Reaching space is expensive, so a minimalist approach to space art makes sense. To enfranchise the developing world in space development through artistic participation, poetry is a good choice. It is the most minimal of arts that can be conveyed to, transmitted from, and/or performed in, space. It can be represented in mere symbols, which can be stored in ever-tinier forms using electronics, and transmitted in very few bits after compression. Indeed, one measure of artistic achievement in poetry is what poets, editors and literary scholars call “compression.” However, as the ARTSAT DESPATCH project recognizes, to simply send a poem to space, to be beamed back to Earth, misses both a technical and an artistic opportunity: the spacecraft might generate poetry, and not just randomly or algorithmically, but also based on spacecraft sensor readings, thus responding to the space environment and its situation within it.
The Theme: Gardening the Earth
Earth is now in an era that some have called “the Anthropocene.” Its ecosystems have been irreversibly changed by the spread of human beings, who bring with them species not native to the lands they reach, and deplete other species to extinction. This is a change process that has been going on since prehistoric times. In more recent centuries, we’ve had industrial revolutions. These have lifted many people out of subsistence agriculture, but the residue of industrial civilization leaves no portion of the Earth’s surface untouched. In the last century, the burning of fossil fuels began to grow dramatically. The composition of the atmosphere is changing, and it’s foolhardy to assume that this won’t have serious consequences if it continues.
Our planet is a common inheritance, with treasures that can be squandered before they are handed down to future generations. When the human population was in the hundreds of millions, plundering and sullying the Earth was not likely to hurt very many people. With perhaps as many as 9 billion people on Earth by the middle of this century, the consequences of collective irresponsibility could be dire, and would hurt Earth’s poorest people the most.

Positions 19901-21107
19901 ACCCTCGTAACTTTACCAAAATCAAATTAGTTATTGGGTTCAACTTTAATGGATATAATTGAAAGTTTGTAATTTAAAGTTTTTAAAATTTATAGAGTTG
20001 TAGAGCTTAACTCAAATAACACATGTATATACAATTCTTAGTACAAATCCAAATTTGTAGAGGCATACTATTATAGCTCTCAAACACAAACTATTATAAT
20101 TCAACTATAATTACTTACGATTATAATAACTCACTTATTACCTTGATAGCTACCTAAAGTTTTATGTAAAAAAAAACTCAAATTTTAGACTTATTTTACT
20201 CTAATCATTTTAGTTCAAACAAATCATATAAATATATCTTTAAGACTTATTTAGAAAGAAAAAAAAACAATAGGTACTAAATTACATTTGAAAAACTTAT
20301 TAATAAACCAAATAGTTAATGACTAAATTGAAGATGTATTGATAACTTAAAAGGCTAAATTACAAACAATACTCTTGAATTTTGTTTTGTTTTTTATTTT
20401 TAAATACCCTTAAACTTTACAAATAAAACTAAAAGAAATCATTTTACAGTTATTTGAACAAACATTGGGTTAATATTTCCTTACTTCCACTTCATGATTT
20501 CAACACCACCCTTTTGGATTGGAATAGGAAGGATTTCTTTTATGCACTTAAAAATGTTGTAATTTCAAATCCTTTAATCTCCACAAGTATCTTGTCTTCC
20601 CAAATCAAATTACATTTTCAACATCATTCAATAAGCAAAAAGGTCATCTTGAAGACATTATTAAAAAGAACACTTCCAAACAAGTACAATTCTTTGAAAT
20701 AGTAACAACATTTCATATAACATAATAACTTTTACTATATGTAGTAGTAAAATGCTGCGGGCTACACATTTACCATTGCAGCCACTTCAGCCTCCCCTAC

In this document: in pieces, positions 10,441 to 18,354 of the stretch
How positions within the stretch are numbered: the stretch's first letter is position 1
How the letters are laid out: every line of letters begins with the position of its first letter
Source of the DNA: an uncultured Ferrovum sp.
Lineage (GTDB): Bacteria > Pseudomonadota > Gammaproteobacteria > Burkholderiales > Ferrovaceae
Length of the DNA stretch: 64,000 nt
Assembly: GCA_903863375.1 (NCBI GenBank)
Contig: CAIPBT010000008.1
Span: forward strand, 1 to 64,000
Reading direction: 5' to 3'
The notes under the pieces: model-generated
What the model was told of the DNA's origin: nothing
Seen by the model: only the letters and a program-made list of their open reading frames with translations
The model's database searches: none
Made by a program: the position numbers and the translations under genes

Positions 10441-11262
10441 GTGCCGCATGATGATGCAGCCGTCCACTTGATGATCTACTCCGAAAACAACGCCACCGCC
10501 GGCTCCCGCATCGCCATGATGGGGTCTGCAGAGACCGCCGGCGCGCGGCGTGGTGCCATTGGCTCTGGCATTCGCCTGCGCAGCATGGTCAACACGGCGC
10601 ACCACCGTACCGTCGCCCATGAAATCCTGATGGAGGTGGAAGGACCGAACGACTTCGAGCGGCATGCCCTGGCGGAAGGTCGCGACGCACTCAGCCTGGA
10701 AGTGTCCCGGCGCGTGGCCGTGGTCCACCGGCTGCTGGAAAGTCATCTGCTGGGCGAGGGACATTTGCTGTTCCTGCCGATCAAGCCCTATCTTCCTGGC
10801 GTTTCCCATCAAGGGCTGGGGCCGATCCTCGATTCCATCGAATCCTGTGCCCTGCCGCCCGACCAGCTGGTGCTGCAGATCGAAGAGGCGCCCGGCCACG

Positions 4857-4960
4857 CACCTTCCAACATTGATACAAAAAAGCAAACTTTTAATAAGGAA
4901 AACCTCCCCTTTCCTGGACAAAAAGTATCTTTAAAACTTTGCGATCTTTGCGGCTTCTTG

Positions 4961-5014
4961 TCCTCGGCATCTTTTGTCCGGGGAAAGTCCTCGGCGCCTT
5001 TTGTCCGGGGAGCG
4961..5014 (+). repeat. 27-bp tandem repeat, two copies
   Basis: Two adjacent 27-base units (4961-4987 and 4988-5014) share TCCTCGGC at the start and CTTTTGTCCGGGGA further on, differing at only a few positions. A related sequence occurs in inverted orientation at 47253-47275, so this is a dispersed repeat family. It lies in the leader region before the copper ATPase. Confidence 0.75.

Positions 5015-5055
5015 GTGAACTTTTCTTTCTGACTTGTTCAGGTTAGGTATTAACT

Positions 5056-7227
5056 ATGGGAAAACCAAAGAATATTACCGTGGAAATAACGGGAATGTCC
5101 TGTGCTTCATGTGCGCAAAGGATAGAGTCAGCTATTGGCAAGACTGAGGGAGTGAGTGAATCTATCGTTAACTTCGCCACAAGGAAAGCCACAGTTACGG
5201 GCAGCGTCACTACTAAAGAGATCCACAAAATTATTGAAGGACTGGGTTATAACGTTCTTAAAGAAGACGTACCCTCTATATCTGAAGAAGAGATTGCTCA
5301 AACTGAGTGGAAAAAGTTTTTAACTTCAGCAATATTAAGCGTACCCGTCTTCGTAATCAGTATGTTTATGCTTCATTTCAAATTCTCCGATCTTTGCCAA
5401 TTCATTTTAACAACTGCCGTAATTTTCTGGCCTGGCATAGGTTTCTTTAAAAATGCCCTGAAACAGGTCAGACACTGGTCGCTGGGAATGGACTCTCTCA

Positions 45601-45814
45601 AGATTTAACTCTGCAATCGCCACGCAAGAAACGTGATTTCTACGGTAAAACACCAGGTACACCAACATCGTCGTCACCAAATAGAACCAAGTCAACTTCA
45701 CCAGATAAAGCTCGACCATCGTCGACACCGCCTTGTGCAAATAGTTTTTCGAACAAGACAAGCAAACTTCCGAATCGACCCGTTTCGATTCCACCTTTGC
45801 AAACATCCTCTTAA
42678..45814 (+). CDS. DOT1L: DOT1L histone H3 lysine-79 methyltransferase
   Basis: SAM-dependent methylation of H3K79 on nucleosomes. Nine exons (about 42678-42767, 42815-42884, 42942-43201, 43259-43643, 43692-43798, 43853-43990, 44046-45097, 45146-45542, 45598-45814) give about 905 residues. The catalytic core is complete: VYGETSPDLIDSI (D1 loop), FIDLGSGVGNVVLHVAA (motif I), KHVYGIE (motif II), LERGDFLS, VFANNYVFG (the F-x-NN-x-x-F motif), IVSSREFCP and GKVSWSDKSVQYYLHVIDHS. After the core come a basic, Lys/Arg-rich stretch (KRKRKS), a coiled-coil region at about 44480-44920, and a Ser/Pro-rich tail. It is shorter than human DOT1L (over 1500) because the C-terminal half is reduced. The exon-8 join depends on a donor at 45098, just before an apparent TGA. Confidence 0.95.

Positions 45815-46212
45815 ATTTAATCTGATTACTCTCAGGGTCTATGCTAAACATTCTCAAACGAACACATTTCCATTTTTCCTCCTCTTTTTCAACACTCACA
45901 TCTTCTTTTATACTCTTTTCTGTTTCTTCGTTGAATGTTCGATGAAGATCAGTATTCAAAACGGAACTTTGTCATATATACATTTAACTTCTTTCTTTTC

In the longer term, space industrialization might help us halt, even eventually reverse, some of the most threatening changes seen in the Anthropocene. In the medium term -- the next few decades -- space assets such as remote sensing satellites can help monitor the planet’s condition. In the near term, however, the urgent task is to promote the idea that we’ve inherited a garden planet -- quite a treasure, since there probably aren’t very many in the universe -- and to start habitually behaving as if any of our actions can endanger us all, unless we manage the treasure intelligently. When we bring such habits (habits of both thought and action) to our own properties and to what’s growing on them, we call the task “gardening.” Now we have to start gardening the Earth, together.
Unity is not easy. Gardening is hard work. But think about what we will lose if we don’t do that gardening, or if we don’t do it well enough.
Poems are made of words. What are the words for this?